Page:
That’s ridiculous!  Owning a few hundred or thousand dollars worth of shares of stock is not enough to change the way a judge will behave, particularly when the public knows which judge owns which stock.  If we cannot agree that such purported “conflicts” don’t really show an appearance of impropriety – if we really doubt the integrity of our judiciary to such an extent – then we might as well throw out the ethics rules, throw up our hands, and declare the country ungovernable.  (I’m reminded of the Carrie Underwood song, “Jesus Take the Wheel.”)

Moreover, the financial conflict rules are murky.  As this AP story discusses, ”a judge does not have to step aside if the investments are part of a mutual fund over which they have no management control. Mere ties to companies or entities in the same industry, no matter how extensive, also don’t require disqualification.”  So here we’re valuing form over substance.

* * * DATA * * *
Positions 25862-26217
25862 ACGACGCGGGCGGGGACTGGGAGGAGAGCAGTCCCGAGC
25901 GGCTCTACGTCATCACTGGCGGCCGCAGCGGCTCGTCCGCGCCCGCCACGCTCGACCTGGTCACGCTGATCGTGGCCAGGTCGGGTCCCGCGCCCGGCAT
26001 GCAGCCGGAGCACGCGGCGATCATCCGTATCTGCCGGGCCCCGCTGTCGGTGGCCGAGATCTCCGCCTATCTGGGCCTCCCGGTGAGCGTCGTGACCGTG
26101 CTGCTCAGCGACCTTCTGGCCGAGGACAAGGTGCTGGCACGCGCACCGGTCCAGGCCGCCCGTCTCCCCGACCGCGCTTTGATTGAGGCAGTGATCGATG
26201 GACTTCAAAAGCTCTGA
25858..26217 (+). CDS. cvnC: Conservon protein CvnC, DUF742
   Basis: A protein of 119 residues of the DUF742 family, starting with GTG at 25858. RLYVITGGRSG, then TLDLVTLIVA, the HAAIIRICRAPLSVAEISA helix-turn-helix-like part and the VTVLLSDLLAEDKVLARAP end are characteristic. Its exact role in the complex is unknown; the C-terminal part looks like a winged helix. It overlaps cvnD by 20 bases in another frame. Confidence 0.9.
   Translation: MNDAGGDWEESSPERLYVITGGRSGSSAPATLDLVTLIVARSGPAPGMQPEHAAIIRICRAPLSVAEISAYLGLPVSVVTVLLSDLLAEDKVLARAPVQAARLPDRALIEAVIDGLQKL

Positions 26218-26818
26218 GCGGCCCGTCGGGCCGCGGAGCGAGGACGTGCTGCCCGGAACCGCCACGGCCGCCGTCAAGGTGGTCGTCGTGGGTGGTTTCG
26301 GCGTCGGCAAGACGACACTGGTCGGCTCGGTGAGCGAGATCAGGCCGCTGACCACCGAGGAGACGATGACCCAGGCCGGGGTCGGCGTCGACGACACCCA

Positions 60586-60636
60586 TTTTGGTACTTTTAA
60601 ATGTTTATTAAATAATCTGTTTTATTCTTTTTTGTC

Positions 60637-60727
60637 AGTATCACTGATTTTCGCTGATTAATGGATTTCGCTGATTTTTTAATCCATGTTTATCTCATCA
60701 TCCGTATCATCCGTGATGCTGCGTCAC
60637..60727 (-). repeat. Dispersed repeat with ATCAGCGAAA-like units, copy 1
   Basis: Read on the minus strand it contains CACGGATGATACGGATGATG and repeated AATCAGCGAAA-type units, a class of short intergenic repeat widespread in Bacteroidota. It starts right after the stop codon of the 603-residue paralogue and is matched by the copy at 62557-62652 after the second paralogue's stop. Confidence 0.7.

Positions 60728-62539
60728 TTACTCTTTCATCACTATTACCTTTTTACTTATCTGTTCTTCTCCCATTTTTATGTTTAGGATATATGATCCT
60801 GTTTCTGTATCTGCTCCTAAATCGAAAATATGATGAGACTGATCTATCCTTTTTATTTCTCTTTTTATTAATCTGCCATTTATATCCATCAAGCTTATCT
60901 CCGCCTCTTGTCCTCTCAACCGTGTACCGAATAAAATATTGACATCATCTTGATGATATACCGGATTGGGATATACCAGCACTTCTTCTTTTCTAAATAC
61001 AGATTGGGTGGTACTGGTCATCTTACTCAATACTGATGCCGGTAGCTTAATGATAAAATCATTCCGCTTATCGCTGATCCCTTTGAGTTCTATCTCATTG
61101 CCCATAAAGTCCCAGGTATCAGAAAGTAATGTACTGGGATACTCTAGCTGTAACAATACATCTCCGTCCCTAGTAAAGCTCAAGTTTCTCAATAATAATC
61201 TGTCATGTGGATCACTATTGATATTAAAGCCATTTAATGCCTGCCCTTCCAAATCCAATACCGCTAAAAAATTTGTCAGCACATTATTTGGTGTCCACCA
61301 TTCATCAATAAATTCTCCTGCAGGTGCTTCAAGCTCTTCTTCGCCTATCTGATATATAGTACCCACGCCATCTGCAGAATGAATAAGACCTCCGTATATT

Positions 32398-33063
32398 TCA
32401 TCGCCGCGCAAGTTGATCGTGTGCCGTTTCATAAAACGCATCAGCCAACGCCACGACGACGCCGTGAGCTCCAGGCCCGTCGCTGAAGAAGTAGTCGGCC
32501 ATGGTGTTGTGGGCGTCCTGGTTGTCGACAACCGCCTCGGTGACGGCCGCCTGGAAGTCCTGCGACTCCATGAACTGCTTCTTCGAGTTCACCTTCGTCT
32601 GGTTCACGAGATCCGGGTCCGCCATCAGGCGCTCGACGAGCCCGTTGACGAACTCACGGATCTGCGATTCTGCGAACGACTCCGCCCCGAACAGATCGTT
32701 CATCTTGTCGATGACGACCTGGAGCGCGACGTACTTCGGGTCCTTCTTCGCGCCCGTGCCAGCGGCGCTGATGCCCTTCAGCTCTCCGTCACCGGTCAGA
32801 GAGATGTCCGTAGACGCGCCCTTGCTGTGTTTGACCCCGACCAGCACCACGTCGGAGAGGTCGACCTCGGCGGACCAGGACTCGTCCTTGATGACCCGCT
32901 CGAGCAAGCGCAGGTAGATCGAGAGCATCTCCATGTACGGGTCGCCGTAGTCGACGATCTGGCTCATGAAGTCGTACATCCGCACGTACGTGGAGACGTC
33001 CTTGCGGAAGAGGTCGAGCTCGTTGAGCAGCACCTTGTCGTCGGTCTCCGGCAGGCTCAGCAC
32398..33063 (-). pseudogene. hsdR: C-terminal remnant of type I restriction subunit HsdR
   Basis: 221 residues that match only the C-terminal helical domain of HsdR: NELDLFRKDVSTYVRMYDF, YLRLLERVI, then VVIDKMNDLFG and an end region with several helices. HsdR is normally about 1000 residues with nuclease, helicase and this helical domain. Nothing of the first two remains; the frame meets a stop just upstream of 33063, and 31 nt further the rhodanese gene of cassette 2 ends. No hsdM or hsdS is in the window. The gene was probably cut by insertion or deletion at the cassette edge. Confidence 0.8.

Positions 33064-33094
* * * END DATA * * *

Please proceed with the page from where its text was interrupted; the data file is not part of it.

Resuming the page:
Look, maybe this is just a pet peeve of mine – it’s not an ideological issue one way or the other – but I think you just have to apply the “reasonable skeptic” standard.  Every judge is human and has his various biases.  It’s one thing to recuse if counsel for one of the parties is the judge’s spouse or child, or if half the judge’s wealth is invested in one of the parties.  But dinky little “abundance of caution” recusals cost the justice system more in administrative hassle, sunk attorney fees, and other wastes of time and money than they benefit it in increased integrity.